Media marginalize hunters, fishermen

Entities that manage how and when topics are presented in the media (newspapers, radio, television) control public perception of those topics.With that as a segue, I miss the old “The American Sportsman” television show that first appeared as a segment of ABC’s “Wide World of Sports” in 1964 (with a feature about brown-trout fishing in Argentina). More than that, I miss the show’s “style” — which presented hunting and fishing in a truer sense than most of the TV outdoors shows and videos available at outdoor events.

You don’t get where I’m going with this? Hang on.

Some hunting and fishing shows get it right. They present the importance of scouting, food sources and practicing so a hunter is proficient enough with his weapon (bow or gun) to place a clean shot or an accurate handler of a rod.

But most shows don’t pay attention to such key details. They mainly depict trophies taken easily and often (a fairy tale).

The original “American Sportsman” of the 1960s and 1970s (with genius producer Roone Arledge) did pay attention and, as a result, profited.

Arledge had his thumb on the pulse — or at least he put people in charge such as Joe Foss, Grits Gresham, Joe Brooks and Curt Gowdy — who understood what traditional American hunting and fishing meant. Each Sunday, everything stopped at my grandpa’s house after lunch as we watched “American Sportsman” on his black-and-white set.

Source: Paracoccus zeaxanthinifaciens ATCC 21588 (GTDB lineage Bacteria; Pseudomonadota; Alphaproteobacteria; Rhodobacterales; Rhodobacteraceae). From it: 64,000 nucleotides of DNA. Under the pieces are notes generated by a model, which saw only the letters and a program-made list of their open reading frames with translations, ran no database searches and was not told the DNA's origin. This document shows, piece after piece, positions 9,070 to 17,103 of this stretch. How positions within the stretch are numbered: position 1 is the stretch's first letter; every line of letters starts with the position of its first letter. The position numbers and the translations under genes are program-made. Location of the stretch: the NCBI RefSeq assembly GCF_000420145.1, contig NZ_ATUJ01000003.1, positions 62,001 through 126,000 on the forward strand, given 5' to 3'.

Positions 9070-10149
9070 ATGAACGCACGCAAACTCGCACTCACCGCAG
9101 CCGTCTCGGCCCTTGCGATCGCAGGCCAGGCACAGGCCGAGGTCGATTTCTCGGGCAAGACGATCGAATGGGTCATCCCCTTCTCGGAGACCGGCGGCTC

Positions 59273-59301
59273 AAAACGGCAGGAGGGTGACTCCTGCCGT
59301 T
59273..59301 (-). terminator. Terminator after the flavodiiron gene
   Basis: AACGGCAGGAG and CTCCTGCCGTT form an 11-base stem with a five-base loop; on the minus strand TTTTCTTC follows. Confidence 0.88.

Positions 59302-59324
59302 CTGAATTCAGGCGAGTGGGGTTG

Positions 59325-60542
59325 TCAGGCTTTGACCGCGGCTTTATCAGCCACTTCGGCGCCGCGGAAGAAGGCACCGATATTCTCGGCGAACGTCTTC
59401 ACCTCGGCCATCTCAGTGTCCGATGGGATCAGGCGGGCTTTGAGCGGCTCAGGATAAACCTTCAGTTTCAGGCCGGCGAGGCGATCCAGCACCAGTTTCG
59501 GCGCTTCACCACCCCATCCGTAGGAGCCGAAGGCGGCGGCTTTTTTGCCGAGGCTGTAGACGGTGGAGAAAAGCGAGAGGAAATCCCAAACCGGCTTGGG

Not only did the show invite famous guests (Ted Williams, Bing Crosby, Phil Harris, Andy Griffith, Fred Bear, Jimmy Doolittle, Burt Reynolds), but episodes didn’t shy from using weapons or tackle to take game or land fish that ended up as main courses.

The host and guests hunted or fished, enjoyed dinner and cracked jokes while re-living the day’s adventures, and they often talked about wildlife conservation at a campfire. The show’s goal was not to depict kill shots and slow-mo arrow and bullet penetrations of animals that collapsed in a heap and grinning, yelling, high-fiving “sportsmen” sitting in enclosed heated stands where they’d been placed by a guide or outfitter.

Oh, there were guides and outfitters and happy guys who downed a buck or caught a marlin, but I remember vividly the African segments of “American Sportsman” with a celebrity hunter on a game trail behind a guide and tracker, sneaking up on a dangerous Cape buffalo, an animal that lives to stomp unwary humans. Now that’s reality TV.

But soon ABC apparently went politically correct, and hunting and fishing segments (and guns and bows) were replaced by camera adventures with Margaux Hemingway, Cheryl Tiegs mountain biking or Peter Benchley telling us sharks were friendly but would bite you sometimes. Sponsors dropped away quicker than you could spell b-o-r-i-n-g because most American sportsmen don’t care about those activities.

And “American Sportsman” became an extinct species.

Hunters and fishermen have been marginalized on cable and satellite TV and videos as yahoos who enjoy “kill” and impact shots of game animals and little else. There are exceptions, but they’re not the rule.

Sportsmen have been pushed to the fringes by the PC crowd that controls media. And that is sad, not only for us, but also for America’s fish and game.


About Craig Holt 1382 Articles
Craig Holt of Snow Camp has been an outdoor writer for almost 40 years, working for several newspapers, then serving as managing editor for North Carolina Sportsman and South Carolina Sportsman before becoming a full-time free-lancer in 2009.

Be the first to comment

Leave a Reply